Single-base extension or minisequencing involves the annealing of an oligonucleotide primer to the single strand of a PCR product and the addition of a single dideoxynucleotide by thermostable DNA polymerase. The oligonucleotide is designed to bind one base short of the mutation site. The dideoxynucleotide incorporated is complementary to the base at the mutation site. Dideoxynucleotides do not have a free hydroxyl group at their 3' ends and once incorporated, no additional bases can be added, hence the term single-base extension. The accuracy of the approach is due to the specificity of dideoxynucleotide incorporation by DNA polymerase. This is a versatile approach and numerous chemistries and platforms can be used to detect which of the four dideoxynucleotides has been incorporated. Approaches include use of different fluorescent tags or haptens as labels for each of the four different dideoxynucleotides.9 The dideoxynucleotides differ in molecular weight and this is the basis for single-base extension methods utilising mass spectrometry; genotyping is based on the mass of the extended oligonucleotide primer, usually using matrix-assisted laser desorption/ionisation time-of fight mass spectrometry or MALDI-TOF.10 The signal output by MALDI-TOF is quantitative and can be used to calculate relative allele abundance making the approach suitable for other applications such as gene dosage studies (e.g. for estimation of allele frequencies on pooled DNA as commonly done in research applications).]
Minisequencing by MALDI-TOF, a popular choice for high throughput SNP typing by large research and industrial organisations has a low reagent cost, and is amenable to multiplexing. The approach is very cost effective for very large sample numbers and forms the basis of Sequenom’s Mass Array technology (www.sequenom.com). However, the instrumentation is very expensive and requires more specialised training than many of the other approaches described in this review. Furthermore there are a considerable number of steps following amplification, although recent developments should help to improve the efficiency of some of these post-PCR processes.11,12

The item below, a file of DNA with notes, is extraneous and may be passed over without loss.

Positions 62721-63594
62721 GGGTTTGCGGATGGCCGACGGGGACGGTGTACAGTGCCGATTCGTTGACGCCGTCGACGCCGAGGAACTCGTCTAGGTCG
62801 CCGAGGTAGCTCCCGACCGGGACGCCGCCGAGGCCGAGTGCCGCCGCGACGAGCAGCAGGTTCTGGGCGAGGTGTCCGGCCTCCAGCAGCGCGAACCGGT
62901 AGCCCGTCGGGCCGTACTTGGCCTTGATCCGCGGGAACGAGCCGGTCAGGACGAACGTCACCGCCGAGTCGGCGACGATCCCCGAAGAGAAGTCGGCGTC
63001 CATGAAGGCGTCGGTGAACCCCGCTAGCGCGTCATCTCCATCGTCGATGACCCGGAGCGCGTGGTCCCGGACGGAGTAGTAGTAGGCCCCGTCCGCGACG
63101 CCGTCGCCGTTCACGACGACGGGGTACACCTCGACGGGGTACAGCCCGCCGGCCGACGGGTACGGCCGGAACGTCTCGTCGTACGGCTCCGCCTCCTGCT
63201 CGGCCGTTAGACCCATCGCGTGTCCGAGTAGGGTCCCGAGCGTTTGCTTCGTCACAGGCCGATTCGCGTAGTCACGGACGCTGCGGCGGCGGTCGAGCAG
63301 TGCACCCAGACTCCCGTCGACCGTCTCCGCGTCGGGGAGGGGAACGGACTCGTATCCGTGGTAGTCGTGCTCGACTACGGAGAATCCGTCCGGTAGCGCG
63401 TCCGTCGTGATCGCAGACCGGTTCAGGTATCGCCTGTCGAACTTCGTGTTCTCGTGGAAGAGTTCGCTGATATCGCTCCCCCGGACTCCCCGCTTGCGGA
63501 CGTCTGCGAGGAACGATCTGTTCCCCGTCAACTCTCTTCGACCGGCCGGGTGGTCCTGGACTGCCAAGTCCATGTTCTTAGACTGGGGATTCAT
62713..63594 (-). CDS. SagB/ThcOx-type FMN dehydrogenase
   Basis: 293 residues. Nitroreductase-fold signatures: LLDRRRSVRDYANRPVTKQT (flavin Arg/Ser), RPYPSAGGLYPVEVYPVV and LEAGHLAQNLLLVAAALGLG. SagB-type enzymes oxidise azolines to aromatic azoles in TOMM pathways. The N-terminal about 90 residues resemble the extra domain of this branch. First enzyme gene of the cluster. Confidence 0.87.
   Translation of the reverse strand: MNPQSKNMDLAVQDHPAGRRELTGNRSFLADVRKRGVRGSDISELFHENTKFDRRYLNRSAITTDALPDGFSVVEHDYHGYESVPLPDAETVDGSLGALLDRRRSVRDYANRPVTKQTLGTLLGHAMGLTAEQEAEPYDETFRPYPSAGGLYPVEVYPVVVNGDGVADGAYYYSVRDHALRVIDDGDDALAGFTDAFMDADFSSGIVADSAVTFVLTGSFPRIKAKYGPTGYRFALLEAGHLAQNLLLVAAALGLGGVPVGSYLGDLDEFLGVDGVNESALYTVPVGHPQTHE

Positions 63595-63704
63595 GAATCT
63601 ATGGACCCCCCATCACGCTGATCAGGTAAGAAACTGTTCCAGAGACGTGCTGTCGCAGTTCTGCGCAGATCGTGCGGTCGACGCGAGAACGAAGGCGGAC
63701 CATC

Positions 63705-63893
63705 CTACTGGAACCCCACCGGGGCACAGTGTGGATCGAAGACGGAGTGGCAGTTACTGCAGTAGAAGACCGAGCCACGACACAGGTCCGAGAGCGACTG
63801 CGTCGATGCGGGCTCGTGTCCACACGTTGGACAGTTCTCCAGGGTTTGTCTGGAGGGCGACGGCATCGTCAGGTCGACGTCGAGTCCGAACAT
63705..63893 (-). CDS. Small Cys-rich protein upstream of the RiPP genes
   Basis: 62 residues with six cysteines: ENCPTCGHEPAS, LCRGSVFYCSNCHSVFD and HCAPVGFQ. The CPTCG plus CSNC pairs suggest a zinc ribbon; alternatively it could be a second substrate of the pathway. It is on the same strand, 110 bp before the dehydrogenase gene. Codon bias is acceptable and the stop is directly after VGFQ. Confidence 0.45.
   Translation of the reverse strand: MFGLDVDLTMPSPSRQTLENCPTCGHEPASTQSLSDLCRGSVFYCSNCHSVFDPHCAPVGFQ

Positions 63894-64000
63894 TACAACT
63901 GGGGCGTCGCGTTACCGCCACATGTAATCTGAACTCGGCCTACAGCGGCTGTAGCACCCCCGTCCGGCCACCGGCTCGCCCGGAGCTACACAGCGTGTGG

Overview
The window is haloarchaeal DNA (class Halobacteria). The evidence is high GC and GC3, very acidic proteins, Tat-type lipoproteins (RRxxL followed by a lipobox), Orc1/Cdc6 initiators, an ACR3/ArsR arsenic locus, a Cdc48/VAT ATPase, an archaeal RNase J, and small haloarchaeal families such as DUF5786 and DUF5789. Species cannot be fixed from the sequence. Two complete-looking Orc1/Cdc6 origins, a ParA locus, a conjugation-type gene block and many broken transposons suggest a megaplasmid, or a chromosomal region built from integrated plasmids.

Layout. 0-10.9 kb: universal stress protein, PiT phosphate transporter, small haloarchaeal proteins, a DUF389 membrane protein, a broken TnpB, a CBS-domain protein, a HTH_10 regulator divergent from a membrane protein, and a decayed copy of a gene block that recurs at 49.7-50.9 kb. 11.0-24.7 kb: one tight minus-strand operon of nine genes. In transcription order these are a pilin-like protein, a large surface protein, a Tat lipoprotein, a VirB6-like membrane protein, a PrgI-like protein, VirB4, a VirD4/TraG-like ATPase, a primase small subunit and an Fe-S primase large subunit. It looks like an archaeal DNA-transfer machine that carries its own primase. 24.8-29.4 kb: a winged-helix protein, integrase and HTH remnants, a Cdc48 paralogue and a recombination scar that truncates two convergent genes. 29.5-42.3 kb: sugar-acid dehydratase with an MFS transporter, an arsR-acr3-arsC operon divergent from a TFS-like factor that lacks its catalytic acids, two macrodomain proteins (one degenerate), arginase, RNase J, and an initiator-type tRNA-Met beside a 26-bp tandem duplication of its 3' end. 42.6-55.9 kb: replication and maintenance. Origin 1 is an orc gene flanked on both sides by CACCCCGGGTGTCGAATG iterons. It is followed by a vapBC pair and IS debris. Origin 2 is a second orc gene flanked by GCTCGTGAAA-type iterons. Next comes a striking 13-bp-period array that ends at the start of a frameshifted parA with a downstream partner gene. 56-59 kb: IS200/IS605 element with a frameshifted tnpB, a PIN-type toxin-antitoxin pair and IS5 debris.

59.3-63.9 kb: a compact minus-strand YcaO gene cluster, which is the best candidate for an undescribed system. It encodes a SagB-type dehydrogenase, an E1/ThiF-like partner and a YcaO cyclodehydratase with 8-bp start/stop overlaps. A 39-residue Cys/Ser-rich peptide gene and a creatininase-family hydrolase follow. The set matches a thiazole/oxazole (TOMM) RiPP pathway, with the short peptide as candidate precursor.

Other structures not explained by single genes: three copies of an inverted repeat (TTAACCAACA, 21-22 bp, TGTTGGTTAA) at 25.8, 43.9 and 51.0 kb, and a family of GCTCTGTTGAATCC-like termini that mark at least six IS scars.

Normal or mutant alleles can also be genotyped by measuring the binding of ASO hybridisation probes. Two ASO probes, one complementary to the normal allele and the other to the mutant allele, are hybridised to PCR-amplified DNA spanning the mutation site. In early configurations, amplified products were immobilised onto a solid surface and hybridisation to radiolabelled oligonucleotides measured for a “dot blot” assay. Alternatively, for a reverse-hybridisation assay, or “reverse dot blot”, the binding of PCR products containing a quantifiable label (e.g. biotin or fluorescent labels) to solid phase allele-specific oligonucleotides can be measured. The use of microarrays comprised of hundreds of ASOs immobilised onto solid surfaces to form an array of ASOs is a common approach for large-scale genotyping of single nucleotide polymorphisms, particularly for research applications (Figure 4). Examples include the Affymetrix GeneChip® Mapping 10K Array. A fundamental requirement for accurate genotyping in such hybridisation assays is for binding of the two oligonucleotides to be highly specific for their respective alleles (mutant or normal). For this to occur, hybridisation and washing conditions need to be strictly controlled, and yet the exact conditions can vary for different mutations. This complicates matters if numerous different mutations are being typed concurrently. On high density arrays, that is microarrays used to genotype thousands of different mutation sites simultaneously, this is overcome by employing a large panel of ASOs for each mutation site. Assignment of genotypes is based on the results of all ASO probes for any particular mutation site and is usually done using a sophisticated algorithm.
In homogenous or “closed tube” assays, genomic DNA and all of the reagents required for amplification and genotyping are added simultaneously. Genotyping can be achieved without the need for any post-amplification processing. Commonly used examples include the 5' fluorogenic nuclease assay, also commonly known as the TaqMan® assay, and melting curve analysis of FRET probes. The methods utilise fluorogenic ASO hybridisation probes and are generally carried out on “real-time” thermocyclers, comprised of a thermocycler with an integrated fluorimeter. Changes in the fluorescence characteristics of the probes upon binding to PCR products of target genes during amplification enables “real-time” monitoring of PCR amplification, and differences in affinity of the fluorogenic probes for PCR products of normal and mutant genes enables differentiation of genotypes.